LU35Downtown2009
Improve the visual quality of major downtown entrance corridors
LU36Downtown2009
Ensure that the traffic increases generated by future growth can be accommodated without jeopardizing the quality of the non-motorized environment, overtaxing the capacity of the existing street network, or channeling significantly increased auto traffic through neighborhoods
LU37Downtown2009
Emphasize high level of multi-modal assets within the Downtown community, and capitalize on these assets to reduce parking demand prior to taking supply-oriented actions
LU38Downtown2009
Reduce parking pressures on neighborhood streets and discourage the encroachment of offstreet parking into residential areas
LU39Downtown2009
Encourage the development of structured (rather than surface) parking to serve new downtown development, giving special emphasis to the construction of underground parking in all major projects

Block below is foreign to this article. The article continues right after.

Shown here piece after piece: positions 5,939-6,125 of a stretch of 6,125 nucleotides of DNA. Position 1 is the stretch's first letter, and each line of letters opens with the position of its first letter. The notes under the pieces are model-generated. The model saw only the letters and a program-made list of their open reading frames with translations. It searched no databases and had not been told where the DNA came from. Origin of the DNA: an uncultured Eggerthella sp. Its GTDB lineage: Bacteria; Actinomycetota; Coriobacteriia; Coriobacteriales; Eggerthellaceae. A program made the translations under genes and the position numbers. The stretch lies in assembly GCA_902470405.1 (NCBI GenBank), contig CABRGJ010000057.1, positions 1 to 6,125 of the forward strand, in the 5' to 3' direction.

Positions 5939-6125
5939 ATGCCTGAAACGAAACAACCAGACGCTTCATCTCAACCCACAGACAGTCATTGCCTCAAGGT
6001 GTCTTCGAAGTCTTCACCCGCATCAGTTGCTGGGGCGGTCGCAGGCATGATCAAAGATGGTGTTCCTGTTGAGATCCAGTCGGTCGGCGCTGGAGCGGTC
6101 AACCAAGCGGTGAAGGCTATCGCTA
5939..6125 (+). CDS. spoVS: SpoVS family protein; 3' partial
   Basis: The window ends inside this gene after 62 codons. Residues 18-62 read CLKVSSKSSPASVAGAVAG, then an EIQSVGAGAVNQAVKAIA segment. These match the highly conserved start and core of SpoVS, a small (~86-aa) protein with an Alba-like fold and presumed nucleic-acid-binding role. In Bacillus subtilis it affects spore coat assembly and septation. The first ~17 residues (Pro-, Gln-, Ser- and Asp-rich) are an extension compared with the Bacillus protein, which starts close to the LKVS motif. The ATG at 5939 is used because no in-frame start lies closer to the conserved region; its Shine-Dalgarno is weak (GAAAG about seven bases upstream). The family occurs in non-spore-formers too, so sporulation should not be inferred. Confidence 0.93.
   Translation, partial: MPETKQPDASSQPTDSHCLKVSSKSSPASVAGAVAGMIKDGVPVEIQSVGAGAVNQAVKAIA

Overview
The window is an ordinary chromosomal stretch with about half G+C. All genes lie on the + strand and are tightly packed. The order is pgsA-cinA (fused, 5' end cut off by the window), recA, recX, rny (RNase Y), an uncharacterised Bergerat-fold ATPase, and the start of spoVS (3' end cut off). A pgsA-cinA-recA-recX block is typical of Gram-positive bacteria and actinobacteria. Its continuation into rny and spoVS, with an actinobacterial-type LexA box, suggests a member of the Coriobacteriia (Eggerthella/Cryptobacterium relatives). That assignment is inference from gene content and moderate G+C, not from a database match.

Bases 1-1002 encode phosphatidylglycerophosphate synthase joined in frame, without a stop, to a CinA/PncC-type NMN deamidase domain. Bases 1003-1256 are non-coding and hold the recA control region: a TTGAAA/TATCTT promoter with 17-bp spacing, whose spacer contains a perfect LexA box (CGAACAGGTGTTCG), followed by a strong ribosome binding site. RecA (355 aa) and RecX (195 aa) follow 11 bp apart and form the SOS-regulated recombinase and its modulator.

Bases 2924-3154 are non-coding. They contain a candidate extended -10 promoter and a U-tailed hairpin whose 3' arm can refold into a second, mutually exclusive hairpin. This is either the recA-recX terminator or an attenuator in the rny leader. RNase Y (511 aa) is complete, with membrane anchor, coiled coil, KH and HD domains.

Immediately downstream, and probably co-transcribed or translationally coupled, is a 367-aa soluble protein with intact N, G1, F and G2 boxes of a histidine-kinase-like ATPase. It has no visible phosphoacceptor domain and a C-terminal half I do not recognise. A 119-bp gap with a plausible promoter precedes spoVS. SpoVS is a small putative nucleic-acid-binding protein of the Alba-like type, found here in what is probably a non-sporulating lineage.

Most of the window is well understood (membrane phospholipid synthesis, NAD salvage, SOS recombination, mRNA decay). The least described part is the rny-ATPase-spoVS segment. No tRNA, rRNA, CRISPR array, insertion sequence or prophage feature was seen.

LU40Downtown2009
Promote the development of public parking as part of larger private projects rather than freestanding structures Develop guidelines for better parking facility design, including the use of ground level retail frontages; landscaped setbacks; and through-block connections
LU41Downtown2009
Improve the quality of maintenance on downtown streets bicycle lanes, bicycle parking, sidewalks, alleys, and public spaces
LU42Huron River & Impoundment Management Plan2009
Consider non-recreational uses (such as restaurants, cultural facilities and power generation) as long as they are supportive of other goals
LU43Non-motorized transportation2007
Incorporate non-motorized best practices into all relevant policies, and all aspects and stages of planning available to the City and its partner organizations
LU44Non-motorized transportation2007